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Fun Facts
Reeded edge of coin
1.  "Clipping" is not just an offense in football...  Before they were made by machines, coins weren't perfectly round. They also didn't have reeded (grooved) edges. This made it easy for people to shave off pieces of precious metal. After "clipping" a coin this way, people then illegally spent the coin for its original value. Some people were even put to death for this crime in 17th century London.
2.  Five-cent coins minted from 1942 to 1945 aren't nickels...  Why? Because they don't have any nickel in them! During that time, the United States Mint used a special wartime alloy instead—copper (56%), silver (35%), and manganese (9%). That way all the saved nickel could be used in the war effort.
Obverse and reverse of 1999 New Jersey Quarter.
3.  The whole country makes money when the Mint makes money...  Why? The answer is "seigniorage"—the difference between the cost of making a coin and its face value. (For example, it costs only a few cents to make a quarter, yet its face value is 25 cents.) This profit runs the Mint and puts extra funds into the country's Treasury—funds then spent on education, health care, defense, and other services for the nation.
4.  Rain or shine, you can visit the Philadelphia Mint. That wasn't always true...  Back in 1825, you couldn't visit when it was raining. The following is from the official rules and regulations that were adopted that year: "Visitors may be admitted by permission of an officer to see the various operations of the Mint on all working days except Saturdays and rainy days."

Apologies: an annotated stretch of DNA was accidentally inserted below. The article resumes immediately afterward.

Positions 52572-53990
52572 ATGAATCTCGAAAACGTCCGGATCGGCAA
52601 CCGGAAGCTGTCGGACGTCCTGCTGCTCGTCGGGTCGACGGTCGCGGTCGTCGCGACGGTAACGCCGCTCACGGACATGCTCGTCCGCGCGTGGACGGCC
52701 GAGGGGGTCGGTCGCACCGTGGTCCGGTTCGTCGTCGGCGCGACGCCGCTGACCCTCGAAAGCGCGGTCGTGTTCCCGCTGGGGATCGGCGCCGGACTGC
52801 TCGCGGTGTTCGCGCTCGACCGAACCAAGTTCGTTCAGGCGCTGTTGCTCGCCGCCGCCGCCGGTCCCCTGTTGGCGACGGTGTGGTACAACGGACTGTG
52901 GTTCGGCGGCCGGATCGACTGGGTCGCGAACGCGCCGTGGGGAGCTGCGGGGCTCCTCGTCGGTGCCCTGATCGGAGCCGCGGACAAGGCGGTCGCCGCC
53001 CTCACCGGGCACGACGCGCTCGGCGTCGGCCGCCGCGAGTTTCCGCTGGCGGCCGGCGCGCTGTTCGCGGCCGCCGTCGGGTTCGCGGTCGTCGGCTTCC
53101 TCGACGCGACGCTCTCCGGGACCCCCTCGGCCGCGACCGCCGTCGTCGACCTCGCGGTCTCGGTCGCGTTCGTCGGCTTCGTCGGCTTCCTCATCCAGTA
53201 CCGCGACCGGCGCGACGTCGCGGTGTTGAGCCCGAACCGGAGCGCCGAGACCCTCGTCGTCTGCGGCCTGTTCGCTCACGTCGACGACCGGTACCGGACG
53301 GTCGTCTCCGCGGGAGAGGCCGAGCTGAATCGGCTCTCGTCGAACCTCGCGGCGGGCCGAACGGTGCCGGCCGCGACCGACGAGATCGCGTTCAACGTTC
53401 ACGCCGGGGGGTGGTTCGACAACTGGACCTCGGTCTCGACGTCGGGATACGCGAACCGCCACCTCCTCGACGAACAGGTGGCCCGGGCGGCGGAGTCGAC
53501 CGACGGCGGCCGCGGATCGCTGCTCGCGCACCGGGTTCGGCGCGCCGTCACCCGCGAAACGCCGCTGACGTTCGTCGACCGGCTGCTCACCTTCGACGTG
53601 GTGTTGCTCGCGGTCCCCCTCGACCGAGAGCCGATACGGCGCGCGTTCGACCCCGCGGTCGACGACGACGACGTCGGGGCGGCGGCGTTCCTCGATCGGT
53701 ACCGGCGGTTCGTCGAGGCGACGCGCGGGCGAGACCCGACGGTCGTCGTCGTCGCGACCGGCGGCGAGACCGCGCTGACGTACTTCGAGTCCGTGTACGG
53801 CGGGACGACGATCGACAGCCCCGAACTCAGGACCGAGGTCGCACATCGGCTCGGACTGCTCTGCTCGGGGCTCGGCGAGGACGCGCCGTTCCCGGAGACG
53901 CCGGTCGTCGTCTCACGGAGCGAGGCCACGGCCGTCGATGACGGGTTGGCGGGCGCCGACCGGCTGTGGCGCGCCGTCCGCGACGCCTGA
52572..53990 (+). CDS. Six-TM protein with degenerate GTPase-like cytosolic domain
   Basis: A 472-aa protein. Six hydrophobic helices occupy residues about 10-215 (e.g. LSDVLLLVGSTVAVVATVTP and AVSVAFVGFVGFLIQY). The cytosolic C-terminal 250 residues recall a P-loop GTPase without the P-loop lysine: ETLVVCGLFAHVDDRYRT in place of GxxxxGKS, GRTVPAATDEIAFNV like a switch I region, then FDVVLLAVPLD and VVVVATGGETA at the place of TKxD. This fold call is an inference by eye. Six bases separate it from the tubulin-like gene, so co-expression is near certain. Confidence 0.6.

Obverse and reverse of 1998 Lincoln Penny.
5.  Nickels, dimes, and quarters are pickled before they're minted...  It might sound strange, but the blanks used to make these coins really are pickled. They're not soaked in vinegar, though, like the pickled cucumbers you get on hamburgers. Instead, these copper-nickel blanks are soaked in a special chemical solution. This "pickling" washes and polishes the blanks.
6.  In 1694, copper elephants lured people to America...  How? That year, England minted "Elephant Tokens"—two half pennies meant to increase interest in the colonies. On the reverse one penny said, "God Preserve New England"; the other, "God Preserve Carolina and the Lord Proprieters."
Obverse and reverse of 1998 Silver Dollar.
7.  You can hold a Ferris wheel in the palm of your hand...  How? It's easier than you might think. So is turning cartwheels with your fingers. Both "Ferris wheel" and "cartwheel" are nicknames for silver dollars!
8.  Long before the 1999 quarter, there was another New Jersey coin...  What was it? The "New Jersey Cent." This copper coin was minted from 1786 to 1788—more than 200 years before the New Jersey quarter became the third coin in the 50 State Quarters® Program.
Obverse of Silly Head Cent
9.  Honest, you'd be lucky to have a silly head! Here's why...  "Silly Head" is the popular name for a U.S. cent minted in 1839. The coin got this nickname because most people thought the picture of Miss Liberty on the obverse (front) looked silly.
10.  At one time, people used ant noses to buy food and clothes in China...  It's true—in 600 B.C. China, people used ant noses to buy food and clothes. "Ant Nose" is one name for the copper money they used. (In case you're wondering, these coins are bigger than the name suggests!)

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